Giving Obamacare proponents the finger.

The healthcare debate is sure getting heated these days
as a 65-year-old man who was against socialised healthcare,
had his pinky finger bitten off in an argument at a healthcare rally.
To be fair, he did punch the other guy first, but was biting
off a finger in return really called for?

Internet responses to this incident have shown many proponents
of socialised healthcare laughing at the irony that the bitten man
went to the hospital afterwards and Medicare was used to cover him.
Some have even suggested that if he were really so against socialised
medicine that he should have refused treatment.

Well, after 65 years of the government taking money from him
to pay for social security and medicare, it's rather understandable
that he would be willing to accept something back for it all.
If he hadn't had so much taken from him by the government for such
things he might have been able to afford private coverage of his own.

This is a clear example of why the public option means no option.
Though competition may be allowed, it is nowhere near fair competition.
We are forced to pay for the public option, making it more difficult
to afford a private alternative. In addition, it is impossible to compete
with a firm that has a continuous supply of income from taxes regardless
of what it does and can offer "free" service.

Even those who are opposed to the government provision of healthcare
may not be wealthy enough to afford private healthcare on top of
the healthcare taxes they’re required to pay in the first place.


Ken said...

Bravo! Odd how people think government could run insurance better than the private sector. It isn't a secret: Social Security now has $13 trillion in unfunded liabilities and Medicare has a $30 trillion shortfall in projected benefits. Shouldn't the politicians straighten out these disasters before expanding their reach?

Darren Lenard Hutchinson said...

If this man is 65, it is unlikely that he was taxed for 65 years. Also, there are a number of assumptions in your argument that simply do not work. First, I am all for him utilizing Medicare; I just think it is ironic that he opposes governmental health plans for others. Even if he didn't have insurance, because he went to an emergency room, taxpayers would have funded his care.

Also, you seem to assume that taxation is a "give and take" thing. Perhaps it works out that way (people pay taxes, and people receive services), but that is not a promise. Many people pay far more in taxes than they receive in benefits and vice versa. Once our money is pooled with millions of other taxpayers it is impossible to disaggregate it.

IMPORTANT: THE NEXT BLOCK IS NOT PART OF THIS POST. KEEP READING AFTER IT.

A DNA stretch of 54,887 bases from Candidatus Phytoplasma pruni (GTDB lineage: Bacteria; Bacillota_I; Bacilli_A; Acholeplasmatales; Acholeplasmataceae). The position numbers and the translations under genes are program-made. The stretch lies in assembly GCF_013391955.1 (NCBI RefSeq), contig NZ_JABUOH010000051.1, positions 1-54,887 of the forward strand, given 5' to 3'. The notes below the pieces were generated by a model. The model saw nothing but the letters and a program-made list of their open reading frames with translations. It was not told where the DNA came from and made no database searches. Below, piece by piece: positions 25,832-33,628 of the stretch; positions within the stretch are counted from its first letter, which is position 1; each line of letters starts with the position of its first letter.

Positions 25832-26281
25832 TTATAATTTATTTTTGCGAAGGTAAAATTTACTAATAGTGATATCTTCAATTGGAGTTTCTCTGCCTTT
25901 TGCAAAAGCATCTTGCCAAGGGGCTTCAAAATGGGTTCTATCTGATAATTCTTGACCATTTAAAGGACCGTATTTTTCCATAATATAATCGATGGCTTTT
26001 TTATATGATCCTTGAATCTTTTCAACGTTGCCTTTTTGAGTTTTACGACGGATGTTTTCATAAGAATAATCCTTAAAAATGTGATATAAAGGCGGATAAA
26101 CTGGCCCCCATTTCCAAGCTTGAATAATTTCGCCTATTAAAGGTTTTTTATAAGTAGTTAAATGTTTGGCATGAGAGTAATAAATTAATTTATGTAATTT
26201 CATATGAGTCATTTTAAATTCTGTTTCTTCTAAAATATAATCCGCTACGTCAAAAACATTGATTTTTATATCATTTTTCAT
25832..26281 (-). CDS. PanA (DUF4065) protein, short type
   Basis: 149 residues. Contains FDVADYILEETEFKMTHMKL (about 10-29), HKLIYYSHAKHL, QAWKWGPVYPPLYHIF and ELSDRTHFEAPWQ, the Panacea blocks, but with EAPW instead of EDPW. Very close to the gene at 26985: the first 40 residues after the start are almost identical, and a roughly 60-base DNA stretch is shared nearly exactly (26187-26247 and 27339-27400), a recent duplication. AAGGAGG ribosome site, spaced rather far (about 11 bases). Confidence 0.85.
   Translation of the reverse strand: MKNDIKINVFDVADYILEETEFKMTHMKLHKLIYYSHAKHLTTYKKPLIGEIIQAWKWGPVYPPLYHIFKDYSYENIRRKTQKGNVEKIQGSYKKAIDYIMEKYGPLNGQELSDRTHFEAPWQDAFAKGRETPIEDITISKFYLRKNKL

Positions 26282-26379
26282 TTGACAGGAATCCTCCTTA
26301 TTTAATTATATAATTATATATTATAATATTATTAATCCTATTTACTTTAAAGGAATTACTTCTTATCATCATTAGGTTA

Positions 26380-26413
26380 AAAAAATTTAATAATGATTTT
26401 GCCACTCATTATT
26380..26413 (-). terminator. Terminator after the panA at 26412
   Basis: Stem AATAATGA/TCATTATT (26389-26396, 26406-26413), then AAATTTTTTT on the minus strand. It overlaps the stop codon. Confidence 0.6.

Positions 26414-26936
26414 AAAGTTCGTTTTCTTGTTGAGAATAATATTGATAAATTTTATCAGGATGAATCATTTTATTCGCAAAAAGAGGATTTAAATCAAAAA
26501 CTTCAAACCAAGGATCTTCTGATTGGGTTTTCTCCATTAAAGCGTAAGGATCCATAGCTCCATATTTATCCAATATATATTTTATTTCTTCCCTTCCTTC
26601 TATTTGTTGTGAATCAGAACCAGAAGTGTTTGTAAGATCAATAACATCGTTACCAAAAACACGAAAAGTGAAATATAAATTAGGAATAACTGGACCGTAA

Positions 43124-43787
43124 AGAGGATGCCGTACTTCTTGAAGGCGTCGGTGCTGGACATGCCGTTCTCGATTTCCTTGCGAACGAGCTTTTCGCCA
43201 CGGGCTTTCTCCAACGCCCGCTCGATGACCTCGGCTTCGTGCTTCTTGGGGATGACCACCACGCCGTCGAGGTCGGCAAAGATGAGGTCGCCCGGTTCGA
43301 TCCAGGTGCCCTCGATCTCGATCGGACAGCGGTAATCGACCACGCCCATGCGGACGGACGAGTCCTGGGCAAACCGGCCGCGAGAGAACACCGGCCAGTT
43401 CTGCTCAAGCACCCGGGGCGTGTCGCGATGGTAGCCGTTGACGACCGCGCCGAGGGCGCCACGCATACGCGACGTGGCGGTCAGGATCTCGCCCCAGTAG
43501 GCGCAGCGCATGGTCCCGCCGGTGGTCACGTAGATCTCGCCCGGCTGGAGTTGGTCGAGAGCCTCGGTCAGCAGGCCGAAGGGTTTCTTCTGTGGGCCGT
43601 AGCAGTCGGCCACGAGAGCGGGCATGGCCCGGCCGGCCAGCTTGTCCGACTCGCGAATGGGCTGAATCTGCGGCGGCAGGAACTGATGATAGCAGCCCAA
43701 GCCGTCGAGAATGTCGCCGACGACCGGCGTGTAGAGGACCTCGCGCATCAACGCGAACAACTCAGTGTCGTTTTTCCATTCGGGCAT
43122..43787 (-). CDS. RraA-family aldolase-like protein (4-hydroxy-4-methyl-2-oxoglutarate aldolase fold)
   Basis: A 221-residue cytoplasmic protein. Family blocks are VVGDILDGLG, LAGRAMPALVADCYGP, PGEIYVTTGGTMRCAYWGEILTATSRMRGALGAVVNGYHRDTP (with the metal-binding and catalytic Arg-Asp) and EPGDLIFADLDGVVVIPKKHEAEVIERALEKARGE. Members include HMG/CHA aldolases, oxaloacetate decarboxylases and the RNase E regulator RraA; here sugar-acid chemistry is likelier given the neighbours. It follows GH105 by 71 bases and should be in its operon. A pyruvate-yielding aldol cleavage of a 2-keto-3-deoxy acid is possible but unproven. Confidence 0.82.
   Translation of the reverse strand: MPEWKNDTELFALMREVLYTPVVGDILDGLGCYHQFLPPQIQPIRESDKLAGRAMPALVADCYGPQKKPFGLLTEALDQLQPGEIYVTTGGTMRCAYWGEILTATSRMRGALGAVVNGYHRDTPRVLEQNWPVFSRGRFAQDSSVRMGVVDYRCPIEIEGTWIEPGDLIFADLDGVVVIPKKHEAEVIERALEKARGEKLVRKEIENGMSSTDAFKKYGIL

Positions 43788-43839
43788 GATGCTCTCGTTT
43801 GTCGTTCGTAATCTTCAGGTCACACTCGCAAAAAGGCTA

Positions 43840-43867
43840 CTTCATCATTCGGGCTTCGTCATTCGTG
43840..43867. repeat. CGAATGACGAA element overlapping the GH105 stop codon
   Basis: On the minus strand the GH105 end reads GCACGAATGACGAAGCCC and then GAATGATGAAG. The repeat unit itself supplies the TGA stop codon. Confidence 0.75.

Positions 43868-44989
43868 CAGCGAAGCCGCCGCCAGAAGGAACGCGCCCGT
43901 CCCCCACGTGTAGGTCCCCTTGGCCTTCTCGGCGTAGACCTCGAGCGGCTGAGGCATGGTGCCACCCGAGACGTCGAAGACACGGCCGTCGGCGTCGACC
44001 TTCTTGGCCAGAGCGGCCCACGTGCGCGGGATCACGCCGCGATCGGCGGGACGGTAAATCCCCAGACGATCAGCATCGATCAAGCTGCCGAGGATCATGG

Thanks for posting on my blog, and here is my response to your post:


Darren Lenard Hutchinson said...

Ken: Medicare and social security have shortfalls due primarily to the skyrocketing number of seniors in this country. Furthermore, Medicare has a short fall because the premiums seniors pay are much lower than they would pay to a private insurance company. Also, Medicare does not cut people off because they get sick or deny coverage altogether for pre-existing conditions.

If you want a purely private system for seniors, then be prepared to accept pervasive death panels. Before Medicare, only 50 percent of seniors have health insurance -- and many of those had only partial coverage. The people will full coverage were wealthy, because the plans were very expensive. "We" are paying for this because we as a society value healthcare coverage.

Although I believe that cost containment matters, the fact that Medicare is running out of money is not an indication that government is awful or that we cannot have universal care. On the contrary, it is probably a sign that we need to bring down costs across the system through comprehensive reform - rather than scaring seniors about the impact of cutting costs (which Republicans have been proudly doing for weeks now).

Ken said...

Darren, I appreciate your comments. Let me suggest that politicians were informed by actuaries about the increasing numbers of elderly, just as actuaries inform private insurance companies. The difference is great, however.

Politicians win votes in the election by promising to give benefits and are not accountable for the cost. The cost doesn't come from their own pockets and they cannot be sued for false promises or the theft of money from others. People have no choice in participation and their is no recourse if the government chooses to deny claims, for example, by raising eligibility from age 65 to 67.

On the other hand, people can choose among private companies, which are bound by contract and can be sued for broken promises...though government courts have sometimes failed to enforce those promises.

One reason the cost of health care rises is because people are not held accountable for their own behavior. For example, if a non-smoker is compelled to pay for the health care of a smoker, the incentive of good lifestyle decisions is diminished. Perhaps 80% of all hospitalizations are due to lifestyle related causes: i.e. smoking, reckless driving, drinking, not wearing seat belts, poor eating habits, etc. The government system encourages reckless behavior. Paying for your own health care encourages wiser behavior.

In my view, the major reason for the high cost of health care are medical guilds, such as the AMA, that, over the past century, have used the favor of politicians to eliminate competition, restrict services, and to raise costs. See John Goodman and Ronald Hamowy. This has not addressed by any of the health care reforms being proposed today.

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